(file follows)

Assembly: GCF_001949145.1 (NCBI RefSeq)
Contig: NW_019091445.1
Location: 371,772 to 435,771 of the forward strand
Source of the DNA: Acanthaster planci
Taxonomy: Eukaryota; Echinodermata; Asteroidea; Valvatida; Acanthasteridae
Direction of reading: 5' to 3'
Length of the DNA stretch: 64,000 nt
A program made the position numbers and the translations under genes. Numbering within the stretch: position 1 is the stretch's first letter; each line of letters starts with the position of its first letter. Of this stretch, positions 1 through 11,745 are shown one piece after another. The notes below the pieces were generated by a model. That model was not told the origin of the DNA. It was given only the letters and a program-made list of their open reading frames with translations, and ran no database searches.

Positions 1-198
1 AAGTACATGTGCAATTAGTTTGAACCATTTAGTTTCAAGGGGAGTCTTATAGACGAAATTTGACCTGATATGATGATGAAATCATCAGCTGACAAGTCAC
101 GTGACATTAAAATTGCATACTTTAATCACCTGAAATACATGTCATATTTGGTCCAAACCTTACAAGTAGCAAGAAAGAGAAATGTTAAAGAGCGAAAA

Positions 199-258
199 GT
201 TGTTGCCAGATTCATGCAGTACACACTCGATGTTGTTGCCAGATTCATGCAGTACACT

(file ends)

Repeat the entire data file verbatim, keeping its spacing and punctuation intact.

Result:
Assembly: GCF_001949145.1 (NCBI RefSeq)
Contig: NW_019091445.1
Location: 371,772 to 435,771 of the forward strand
Source of the DNA: Acanthaster planci
Taxonomy: Eukaryota; Echinodermata; Asteroidea; Valvatida; Acanthasteridae
Direction of reading: 5' to 3'
Length of the DNA stretch: 64,000 nt
A program made the position numbers and the translations under genes. Numbering within the stretch: position 1 is the stretch's first letter; each line of letters starts with the position of its first letter. Of this stretch, positions 1 through 11,745 are shown one piece after another. The notes below the pieces were generated by a model. That model was not told the origin of the DNA. It was given only the letters and a program-made list of their open reading frames with translations, and ran no database searches.

Positions 1-198
1 AAGTACATGTGCAATTAGTTTGAACCATTTAGTTTCAAGGGGAGTCTTATAGACGAAATTTGACCTGATATGATGATGAAATCATCAGCTGACAAGTCAC
101 GTGACATTAAAATTGCATACTTTAATCACCTGAAATACATGTCATATTTGGTCCAAACCTTACAAGTAGCAAGAAAGAGAAATGTTAAAGAGCGAAAA

Positions 199-258
199 GT
201 TGTTGCCAGATTCATGCAGTACACACTCGATGTTGTTGCCAGATTCATGCAGTACACT